The experimental setup was used to implement an NP-hard MAX-CUT problem, which is mapped to an Ising problem and corresponds to a frustrated Ising spin system. The problem is to find a subset of vertices in a cubic graph, in which all vertices have three edges, such that the number of edges between the subset and its complementary subset is maximized. For a cubic graph with 4 vertices, which has 6 edges, any subset choice with two vertices is an answer of the MAX-CUT problem (or MAX-2-SAT problem), and any other subset choice is not. To program this problem on the OPO Ising machine, the mutual couplings between the OPOs were set to out-of-phase (i.e. J_{ij}<0). The total photon decay rate of the network is lowest for the answers of the MAX-CUT problem corresponding to two OPOs in |0 and two OPOs in |π, hence upon each gradual pumping the 4-OPO network is expected to oscillate in such a phase state. The phases of the three delays were locked to π using the residual pump interference signal at the transmission port of the input couplers. A plot of the interferometer output is shown in _{m}/2 or 0 with the rate of I_{m}/2 twice the rate of 0. However, since I_{m}/2 corresponds to both answer and non-answer states, it is necessary to use a fast detector to confirm that the non-answer states do not occur.

When a fast detector was used at the interferometer output with all of the couplings blocked, one of the four possible pulse patterns was detected after the 4-OPO system was turned on, as shown in

To verify that the OPO network is capable of solving the NP-hard MAX-CUT problem, the histogram of the OPO states is measured for the case of all the delays locked to the phase of pi for 1000 trials. The OPO network represents the MAX-CUT problem for a 4-vertex graph, and it only oscillates in the phase states corresponding to the answers of this problem. The result is depicted in ^{−3 }which is limited by the length of measurements.

In

Thus, a coherent network of time-division-multiplexed degenerate OPOs is capable of solving the NP-hard MAX-CUT problem for N=4. The practical scalability enabled by multi-pulse operation in a long fiber-based ring cavity, simple mapping of the OPO bi-stable phase states to the Ising spin, and intriguing quantum phase transition at the threshold can make the OPO network suitable for obtaining approximate solutions for large-scale NP-hard Ising problems with reasonable accuracy and speed. Time division multiplexing enables increasing the size of the network by increasing the cavity round-trip time (T_{cavity}=NT_{R}), and implementing N−1 delay lines, with each delay corresponding to one coupling at a given time slot. To program a large-scale machine to arbitrary Ising problems, intensity modulators are used to turn on and off each delay, and phase modulators used to choose either in-phase or out-of-phase couplings. Exploiting optical fiber technologies and planar light wave circuits can enable implementation of compact large Ising machines.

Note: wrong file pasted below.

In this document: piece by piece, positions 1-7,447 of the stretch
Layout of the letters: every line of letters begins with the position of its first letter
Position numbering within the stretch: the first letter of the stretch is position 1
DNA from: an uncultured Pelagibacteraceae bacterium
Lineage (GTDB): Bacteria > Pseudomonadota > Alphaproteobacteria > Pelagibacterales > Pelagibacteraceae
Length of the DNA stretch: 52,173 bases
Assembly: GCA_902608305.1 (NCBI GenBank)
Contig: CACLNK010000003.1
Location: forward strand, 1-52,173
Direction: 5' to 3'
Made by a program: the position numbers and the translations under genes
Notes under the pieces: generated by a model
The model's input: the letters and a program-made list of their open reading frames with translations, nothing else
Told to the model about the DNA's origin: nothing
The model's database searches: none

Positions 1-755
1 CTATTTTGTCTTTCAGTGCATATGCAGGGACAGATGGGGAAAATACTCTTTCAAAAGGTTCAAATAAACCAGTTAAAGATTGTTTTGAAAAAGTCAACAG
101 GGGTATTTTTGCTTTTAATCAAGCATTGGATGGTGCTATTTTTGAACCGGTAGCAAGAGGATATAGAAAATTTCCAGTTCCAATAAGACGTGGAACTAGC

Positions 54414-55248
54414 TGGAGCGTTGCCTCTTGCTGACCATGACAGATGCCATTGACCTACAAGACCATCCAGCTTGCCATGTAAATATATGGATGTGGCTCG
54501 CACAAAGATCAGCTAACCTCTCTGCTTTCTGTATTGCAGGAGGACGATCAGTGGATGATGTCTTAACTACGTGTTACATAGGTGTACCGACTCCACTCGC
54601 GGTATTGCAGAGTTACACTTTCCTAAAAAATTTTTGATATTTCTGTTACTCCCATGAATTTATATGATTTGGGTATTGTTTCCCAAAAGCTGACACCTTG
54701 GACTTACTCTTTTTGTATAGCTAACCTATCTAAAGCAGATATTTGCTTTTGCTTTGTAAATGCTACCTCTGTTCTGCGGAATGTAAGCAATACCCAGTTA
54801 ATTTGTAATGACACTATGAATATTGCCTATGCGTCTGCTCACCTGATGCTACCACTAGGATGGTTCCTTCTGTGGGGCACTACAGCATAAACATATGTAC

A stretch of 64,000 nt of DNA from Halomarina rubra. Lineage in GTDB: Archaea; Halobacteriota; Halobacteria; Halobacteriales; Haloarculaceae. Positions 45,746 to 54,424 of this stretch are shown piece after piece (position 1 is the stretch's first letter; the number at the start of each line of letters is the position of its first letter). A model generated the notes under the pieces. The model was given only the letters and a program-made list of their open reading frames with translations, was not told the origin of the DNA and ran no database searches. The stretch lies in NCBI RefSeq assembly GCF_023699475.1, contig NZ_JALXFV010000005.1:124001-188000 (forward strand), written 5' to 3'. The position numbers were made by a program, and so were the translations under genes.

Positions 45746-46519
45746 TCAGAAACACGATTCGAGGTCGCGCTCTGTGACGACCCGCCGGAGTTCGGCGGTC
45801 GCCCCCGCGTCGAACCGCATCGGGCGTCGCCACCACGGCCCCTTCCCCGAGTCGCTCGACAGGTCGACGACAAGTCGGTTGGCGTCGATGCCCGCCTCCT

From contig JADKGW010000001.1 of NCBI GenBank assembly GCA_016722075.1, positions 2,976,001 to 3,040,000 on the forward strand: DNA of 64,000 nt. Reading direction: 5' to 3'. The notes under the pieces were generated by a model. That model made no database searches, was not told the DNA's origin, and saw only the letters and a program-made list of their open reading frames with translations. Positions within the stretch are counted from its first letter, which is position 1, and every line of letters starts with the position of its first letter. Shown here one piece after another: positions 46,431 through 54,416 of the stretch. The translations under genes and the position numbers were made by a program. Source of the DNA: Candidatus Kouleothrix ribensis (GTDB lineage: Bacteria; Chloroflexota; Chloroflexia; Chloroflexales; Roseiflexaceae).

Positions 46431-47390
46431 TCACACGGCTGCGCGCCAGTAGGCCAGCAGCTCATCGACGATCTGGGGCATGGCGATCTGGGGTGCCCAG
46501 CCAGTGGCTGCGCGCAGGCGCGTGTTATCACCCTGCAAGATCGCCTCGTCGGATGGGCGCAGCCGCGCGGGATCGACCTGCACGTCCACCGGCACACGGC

The computational concept of this disclosure is compared with classical and quantum annealing techniques in the illustration in

In contrast, the OPO-based Ising machine searches for the ground state in an upward direction. The total energy (i.e., the ordinate in _{min }due to nonlinear gain saturation, so that the other modes including local minima stay under the oscillation threshold. If we use the terminology of “negative temperature” to represent the parametric gain, the mentioned upward search corresponds to the heating process from T=−∞ for zero gain toward T=−0 for high gain. In this sense, the OPO machine is a “heating machine” while the classical simulated annealing is a “cooling machine.” Since there is no structure below the ground state, as shown in

To simulate a network of N degenerate OPOs, the quantum mechanical Fokker-Planck equation (Q-FPE) for a single OPO using the generalized P-representation is used as a starting point, as shown in equation (27).

Here a_{s}=α_{s}/A_{s }and b_{s}=β_{s}/A_{s }are the normalized eigenvalues for the off-diagonal coherent-state expansion, |α_{s}β_{s}|, of the density matrix, γ_{s }and γ_{p }are the signal and pump photon decay rates, A_{s}=(γ_{p}γ_{s}/2κ^{2})^{1/2 }is the oscillation field amplitude at a normalized pump rate p=F_{p}/F_{th}=2, t=(γ_{s}/2)τ is the normalized time, F_{p }is the pump field amplitude, F_{th}=γ_{p}γ_{s}/4κ is the threshold pump amplitude. The average amplitudes of in-phase and quadrature-phase components of the signal wave are derived by equations (28), (29).

*A*_{s1}*+A*_{s}*a*_{s}*+b*_{s}/2 (28)

*A*_{s2}*=A*_{s}*a*_{s}*−b*_{s}/2*i* (29)

Equation (27) can be cast into the c-number Langevin equation (C-LGE) for the in-phase and quadrature-phase components of the signal field via the Kramers-Moyal expansion, as shown in equations (30), (31).

In equations (30), (31), c=½(a_{s}+b_{s}), s=(½i)(a_{s}−b_{s}), and dW_{1 }and dW_{2 }are two independent Gaussian noise processes which represent the incident vacuum fluctuations at signal frequency ω_{s }and pump frequency ω_{p}, respectively.

The equivalence of the Q-FPE (equation (7)) and C-LGE (equations (30), (31)) can be confirmed by comparing the squeezing and anti-squeezing characteristics of the two quadrature components using equations (32), (33) for the Q-FPE and equations (34), (35) for C-LGE.